How to send a family member to Rehab?
Families that spot an addiction in a loved one can start the healing process by researching treatment options. Once a provider has been chosen, the family can hold a conversation about the addiction and its consequences. After that talk, they can escort the person to the treatment program they have chosen. While it is never easy to send a family member to rehab, families that do so could be making a choice that keeps the family healthy, happy, and intact.
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The decision to send a family member or loved one to rehab for alcohol addiction is never an easy one.
The individual’s family may have many fears about rehab itself, about how the person will respond both to the intervention and to treatment, and about how the process of finding a rehab and getting the person into treatment works.
There are many resources that can help. Knowing a little bit more about the process can make it easier to take the steps necessary to get a loved one needed treatment. Ultimately, the challenges of the process are offset by the hope that the individual will leave rehab in recovery from addiction, making it possible for the whole family to heal.
Sending a Family Member to Rehab
When a person or family suspects that a loved one is struggling with an addiction, it is easy to become overwhelmed with fear. Breaking the process down into steps can make it easier to manage the process and get treatment started quickly, which experts agree is more likely to result in long-term recovery.
The first step is to recognize when it is time to get help and admit the individual to rehab. It can be a challenge to recognize when a loved one is struggling with addiction, rather than just drinking too much on occasion. According to the National Institute on Alcohol Abuse and Alcoholism, some signs that can help determine when a loved one may be ready for rehab include:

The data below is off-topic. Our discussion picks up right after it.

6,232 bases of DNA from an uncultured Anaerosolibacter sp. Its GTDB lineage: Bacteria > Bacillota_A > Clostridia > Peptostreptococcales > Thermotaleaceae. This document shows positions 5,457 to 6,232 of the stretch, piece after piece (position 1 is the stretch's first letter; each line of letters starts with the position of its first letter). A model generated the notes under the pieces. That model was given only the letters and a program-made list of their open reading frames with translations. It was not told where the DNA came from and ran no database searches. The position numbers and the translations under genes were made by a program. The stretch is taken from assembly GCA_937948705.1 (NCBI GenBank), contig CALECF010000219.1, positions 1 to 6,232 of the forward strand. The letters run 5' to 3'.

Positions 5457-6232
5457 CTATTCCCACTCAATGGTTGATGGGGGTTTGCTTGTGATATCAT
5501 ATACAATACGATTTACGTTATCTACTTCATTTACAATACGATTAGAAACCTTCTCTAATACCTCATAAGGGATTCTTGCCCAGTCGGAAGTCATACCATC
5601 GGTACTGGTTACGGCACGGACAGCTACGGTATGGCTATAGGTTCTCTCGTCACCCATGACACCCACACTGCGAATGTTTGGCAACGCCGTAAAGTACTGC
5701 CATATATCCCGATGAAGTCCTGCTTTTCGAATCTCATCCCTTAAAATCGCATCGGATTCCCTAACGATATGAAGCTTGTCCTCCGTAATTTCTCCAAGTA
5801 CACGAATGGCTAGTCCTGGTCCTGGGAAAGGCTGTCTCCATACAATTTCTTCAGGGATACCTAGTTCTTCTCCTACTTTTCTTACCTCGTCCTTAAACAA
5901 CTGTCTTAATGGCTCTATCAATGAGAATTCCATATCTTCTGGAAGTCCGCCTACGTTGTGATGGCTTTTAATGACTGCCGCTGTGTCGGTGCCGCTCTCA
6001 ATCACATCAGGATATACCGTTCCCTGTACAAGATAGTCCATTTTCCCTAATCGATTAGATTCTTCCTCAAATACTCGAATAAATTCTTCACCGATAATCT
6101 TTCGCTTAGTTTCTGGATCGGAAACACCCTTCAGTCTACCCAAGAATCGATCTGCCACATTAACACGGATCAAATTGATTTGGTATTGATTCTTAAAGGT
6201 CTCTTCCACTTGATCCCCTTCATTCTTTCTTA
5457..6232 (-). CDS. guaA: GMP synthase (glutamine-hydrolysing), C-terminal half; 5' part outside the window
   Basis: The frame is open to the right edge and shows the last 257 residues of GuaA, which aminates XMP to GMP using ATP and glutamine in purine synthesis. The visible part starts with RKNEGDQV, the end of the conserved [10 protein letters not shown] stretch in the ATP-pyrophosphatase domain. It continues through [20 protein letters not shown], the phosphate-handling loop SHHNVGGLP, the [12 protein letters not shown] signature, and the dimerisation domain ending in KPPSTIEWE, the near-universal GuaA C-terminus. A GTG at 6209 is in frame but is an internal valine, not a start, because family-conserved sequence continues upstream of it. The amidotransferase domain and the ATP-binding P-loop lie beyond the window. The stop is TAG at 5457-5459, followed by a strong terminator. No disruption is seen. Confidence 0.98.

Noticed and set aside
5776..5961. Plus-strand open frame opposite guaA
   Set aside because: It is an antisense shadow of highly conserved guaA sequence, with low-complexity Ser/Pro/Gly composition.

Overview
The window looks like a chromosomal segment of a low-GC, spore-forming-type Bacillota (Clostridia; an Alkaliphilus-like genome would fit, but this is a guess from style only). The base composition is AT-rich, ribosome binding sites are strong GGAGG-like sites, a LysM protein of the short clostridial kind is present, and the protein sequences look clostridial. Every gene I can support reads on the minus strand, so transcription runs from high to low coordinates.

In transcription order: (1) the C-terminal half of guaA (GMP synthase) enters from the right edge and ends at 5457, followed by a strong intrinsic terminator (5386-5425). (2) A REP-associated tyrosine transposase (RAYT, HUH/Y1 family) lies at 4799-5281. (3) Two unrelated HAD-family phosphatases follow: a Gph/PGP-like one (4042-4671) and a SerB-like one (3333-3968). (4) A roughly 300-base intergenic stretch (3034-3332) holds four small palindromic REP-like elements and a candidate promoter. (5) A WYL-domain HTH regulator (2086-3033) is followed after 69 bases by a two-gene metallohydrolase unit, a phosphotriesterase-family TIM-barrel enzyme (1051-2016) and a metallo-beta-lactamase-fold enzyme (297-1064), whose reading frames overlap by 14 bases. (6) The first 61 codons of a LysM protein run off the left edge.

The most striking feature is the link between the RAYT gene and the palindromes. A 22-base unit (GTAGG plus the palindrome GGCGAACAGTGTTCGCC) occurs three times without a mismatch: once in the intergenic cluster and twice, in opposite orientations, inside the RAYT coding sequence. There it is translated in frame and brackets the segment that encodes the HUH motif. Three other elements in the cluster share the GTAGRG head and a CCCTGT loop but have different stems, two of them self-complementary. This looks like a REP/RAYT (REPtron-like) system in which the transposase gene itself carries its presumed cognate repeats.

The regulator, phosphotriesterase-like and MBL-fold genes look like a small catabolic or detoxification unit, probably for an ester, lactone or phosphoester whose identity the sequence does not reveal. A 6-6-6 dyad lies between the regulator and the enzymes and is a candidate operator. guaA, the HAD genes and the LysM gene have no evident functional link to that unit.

- Missing work or school due to being hungover or because of drinking
- Spending a lot of time drinking
- Feeling physically ill when drinking is stopped, such as shakiness, nausea, sleeplessness, or seeing things
- Continuing to drink even if it is causing trouble with family or friends
- Regularly getting into dangerous situations while drinking, like driving, swimming, or using machinery
Other alterations in behavior that cause concern and that happen regularly when the person is drinking can also be signs that alcohol abuse or addiction is present.
It can be challenging for family members to recognize these symptoms or admit that they add up to an alcohol-based disorder; it can sometimes be even harder to ask for help. However, when the symptoms of alcohol addiction are observed, and the realization is made that it is time to find help for that person, certain steps, described more thoroughly below, can make the process of getting a loved one into rehab easier.
It is important to note that detox from alcohol can be a dangerous process. While some families may be tempted to try to encourage their loved one to just quit “cold turkey,” or suddenly, this can result in withdrawal symptoms that could prove dangerous or even deadly, depending on the severity and duration of the alcoholism. For this reason, medical detox in a reputable rehab program is a much safer option for alcohol addiction recovery.
Finding a Rehab ProgramAlthough it may seem counterintuitive to choose a rehab program before speaking with a loved one about the issue, a person who is thinking of entering treatment is more likely to do so if the program is ready to accept that person immediately. Any delay could allow the person to back away from a decision to enter treatment.
There are several resources that can help family members find a rehab facility for a loved one, including the state or local public health or behavioral health department. These can be found through the Directory of Single State Agencies (SSAs) for Substance Abuse Services provided by the federal government’s Substance Abuse and Mental Health Services Administration (SAMHSA). Many of these agencies have programs dedicated to substance abuse treatment and can provide information on nearby facilities. Another resource is SAMHSA itself, which has an online search engine that can identify facilities based on particular specified conditions.